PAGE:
Temperature And Humidity
During the winter season, portulacaria afra care recommends that the heat should be 50 and 61 degrees F, but can also be good if it is around 61-71°F degrees. The freezing temperatures can destroy this plant. It will be best if it is indoors all year round, but it will be good if it is outdoors in the summer period. If you move it from the warmer area to the cooler area to or vice versa, portulacaria afra can react similar way and start to drop off the leaves. Harsh changes in humidity can also have similar results. Avoid placing the plant close to heat or ventilation of the air conditioning to prevent it from drying out. The humidifier can be used in the winter period to maintain the humidity levels.
How To Water Portulacaria Afra
When you discover there is dryness of the soil, that is the time you need to water. If the plant becomes too fleshy and begins to lean over, you need to water it less. Overwatering becomes the main cause of its failure, as it robs oxygen and invites the fungal rot diseases. Typically, the leaves of overwatered plant discolor and swell. The leaf fall can happen in a severe case.
To save the portulacaria afra that is overwatered, report it once you have removed the rotten roots. The leaf fall can happen even if the plant is underwater. Lack of sufficient water dries the leaves and sometimes causes them to fall. This plant needs to be watered most of the time in the summer period and less in the winter period. In winter, you need to give enough water that will prevent the leaves from wilting.
How To Fertilize Portulacaria Afra
You need to execute the low-nitrogen fertilizer every 6 to 8 weeks between early fall and spring. Use the balanced formula (for example, 20-20-20), a full-strength fertilizer, every week during the growing period and monthly during the slow period. If you do not have time or maybe you have forgotten, use the scheduled release fertilizer.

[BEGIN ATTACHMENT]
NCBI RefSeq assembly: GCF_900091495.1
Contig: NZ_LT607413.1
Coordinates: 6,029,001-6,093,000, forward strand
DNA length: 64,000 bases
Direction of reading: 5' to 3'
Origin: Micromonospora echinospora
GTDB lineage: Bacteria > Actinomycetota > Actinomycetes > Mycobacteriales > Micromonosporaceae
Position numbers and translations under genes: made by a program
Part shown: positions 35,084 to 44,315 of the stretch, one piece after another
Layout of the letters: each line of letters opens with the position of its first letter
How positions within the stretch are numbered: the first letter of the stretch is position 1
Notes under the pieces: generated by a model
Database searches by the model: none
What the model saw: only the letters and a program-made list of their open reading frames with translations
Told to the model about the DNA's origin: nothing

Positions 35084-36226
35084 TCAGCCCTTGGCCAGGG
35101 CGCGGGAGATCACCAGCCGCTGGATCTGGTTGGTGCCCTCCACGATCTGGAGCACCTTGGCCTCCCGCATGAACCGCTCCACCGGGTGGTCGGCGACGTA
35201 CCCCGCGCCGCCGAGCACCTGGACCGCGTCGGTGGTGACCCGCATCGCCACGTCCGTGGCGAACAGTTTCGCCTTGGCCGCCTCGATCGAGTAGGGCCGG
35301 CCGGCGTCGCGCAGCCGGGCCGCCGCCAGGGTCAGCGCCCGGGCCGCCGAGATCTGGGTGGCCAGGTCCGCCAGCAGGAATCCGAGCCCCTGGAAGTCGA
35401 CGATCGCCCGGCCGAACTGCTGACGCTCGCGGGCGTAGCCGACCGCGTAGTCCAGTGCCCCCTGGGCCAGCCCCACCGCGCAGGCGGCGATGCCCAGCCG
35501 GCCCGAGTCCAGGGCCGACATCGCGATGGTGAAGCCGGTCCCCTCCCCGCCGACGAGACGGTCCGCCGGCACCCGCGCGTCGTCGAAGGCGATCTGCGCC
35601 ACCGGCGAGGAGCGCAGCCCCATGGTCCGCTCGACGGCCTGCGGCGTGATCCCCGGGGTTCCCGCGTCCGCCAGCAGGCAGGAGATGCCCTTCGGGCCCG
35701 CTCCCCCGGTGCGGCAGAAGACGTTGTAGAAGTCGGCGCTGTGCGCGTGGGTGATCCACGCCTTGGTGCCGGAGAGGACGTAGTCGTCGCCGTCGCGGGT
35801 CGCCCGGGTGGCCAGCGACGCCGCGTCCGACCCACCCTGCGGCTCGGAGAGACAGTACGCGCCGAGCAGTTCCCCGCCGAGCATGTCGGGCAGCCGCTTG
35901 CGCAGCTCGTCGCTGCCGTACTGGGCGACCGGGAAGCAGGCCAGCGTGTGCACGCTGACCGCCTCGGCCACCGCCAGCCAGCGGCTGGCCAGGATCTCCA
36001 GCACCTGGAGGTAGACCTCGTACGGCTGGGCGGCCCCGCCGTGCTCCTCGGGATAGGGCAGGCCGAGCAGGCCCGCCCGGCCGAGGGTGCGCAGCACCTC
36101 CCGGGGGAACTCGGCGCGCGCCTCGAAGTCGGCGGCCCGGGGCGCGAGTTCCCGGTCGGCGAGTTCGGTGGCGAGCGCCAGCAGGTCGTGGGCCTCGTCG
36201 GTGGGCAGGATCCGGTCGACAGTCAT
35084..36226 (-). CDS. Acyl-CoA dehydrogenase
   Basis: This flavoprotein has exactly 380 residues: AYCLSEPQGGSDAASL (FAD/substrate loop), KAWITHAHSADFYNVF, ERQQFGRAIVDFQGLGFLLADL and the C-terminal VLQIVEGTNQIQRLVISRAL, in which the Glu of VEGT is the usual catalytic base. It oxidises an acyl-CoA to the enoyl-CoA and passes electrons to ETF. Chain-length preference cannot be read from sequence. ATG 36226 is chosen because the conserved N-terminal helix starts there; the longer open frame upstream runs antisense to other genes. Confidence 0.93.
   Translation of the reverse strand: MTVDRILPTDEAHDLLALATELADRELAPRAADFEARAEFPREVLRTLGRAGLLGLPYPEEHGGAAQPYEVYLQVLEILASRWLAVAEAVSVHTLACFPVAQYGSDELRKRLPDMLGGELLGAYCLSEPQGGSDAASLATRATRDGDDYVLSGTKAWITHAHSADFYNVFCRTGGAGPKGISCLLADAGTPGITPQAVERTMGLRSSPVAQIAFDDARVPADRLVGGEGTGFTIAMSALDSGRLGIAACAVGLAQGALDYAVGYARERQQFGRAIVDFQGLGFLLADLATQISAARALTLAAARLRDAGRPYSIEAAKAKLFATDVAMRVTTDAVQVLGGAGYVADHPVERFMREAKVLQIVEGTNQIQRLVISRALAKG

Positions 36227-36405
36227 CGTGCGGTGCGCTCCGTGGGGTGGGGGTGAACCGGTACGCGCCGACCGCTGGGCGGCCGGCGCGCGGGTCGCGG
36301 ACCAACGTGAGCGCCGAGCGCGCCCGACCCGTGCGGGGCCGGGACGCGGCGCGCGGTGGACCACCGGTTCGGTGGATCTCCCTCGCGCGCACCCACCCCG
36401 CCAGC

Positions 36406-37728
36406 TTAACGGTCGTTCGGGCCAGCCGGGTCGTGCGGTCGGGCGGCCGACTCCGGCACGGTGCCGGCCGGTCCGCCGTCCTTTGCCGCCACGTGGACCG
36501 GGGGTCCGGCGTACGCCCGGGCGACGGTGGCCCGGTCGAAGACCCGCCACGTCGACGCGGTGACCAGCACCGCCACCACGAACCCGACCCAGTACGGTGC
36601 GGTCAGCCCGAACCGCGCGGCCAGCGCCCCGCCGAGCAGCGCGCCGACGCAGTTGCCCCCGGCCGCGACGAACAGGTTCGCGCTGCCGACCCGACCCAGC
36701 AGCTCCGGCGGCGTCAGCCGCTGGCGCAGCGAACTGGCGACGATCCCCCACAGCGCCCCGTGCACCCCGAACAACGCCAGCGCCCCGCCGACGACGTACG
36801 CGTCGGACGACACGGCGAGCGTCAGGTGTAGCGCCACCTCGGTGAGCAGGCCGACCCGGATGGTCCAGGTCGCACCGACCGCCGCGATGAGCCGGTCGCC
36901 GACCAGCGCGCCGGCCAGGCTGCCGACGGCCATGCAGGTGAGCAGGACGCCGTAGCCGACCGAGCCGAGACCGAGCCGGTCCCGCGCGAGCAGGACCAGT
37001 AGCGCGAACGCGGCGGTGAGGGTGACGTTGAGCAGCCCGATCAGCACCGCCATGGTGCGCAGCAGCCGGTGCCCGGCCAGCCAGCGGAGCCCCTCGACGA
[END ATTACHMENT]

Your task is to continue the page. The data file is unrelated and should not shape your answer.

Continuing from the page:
How To Propagate Portulacaria Afra
The proliferation is done by cuttings. Make the 10 to 15 cm cut with a clean, sterile razor blade. Then you can evacuate the leaves, which are at the base, leaving the section of the stem uncovered being 2 to 4 cm. Dip 2 inches from the base of the portulacaria afra care in the rooting compound. Let it heal in the well-ventilated area and then form the callous for some days to one week. Plant portulacaria afra in four parts of perlite or sand with part of the soil for the pots. The container must be a 10 cm pot, and the ground must be firm to level the surface.
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Common Pests And Diseases For Portulacaria Afra
When you talk about scale, it can be destructive for the Portulacaria afra. Carefully remove the pests using a knife or paint using alcohol to kill them. Various pests can appear, like mealy bugs. If the insects are visible, you can rinse the jade using the spray or garden hose with the mixture of neem oil or of detergent. Rinse using plain water. If the insecticide is needed, choose the non-petroleum-based, as the oil will cause the jade to drain.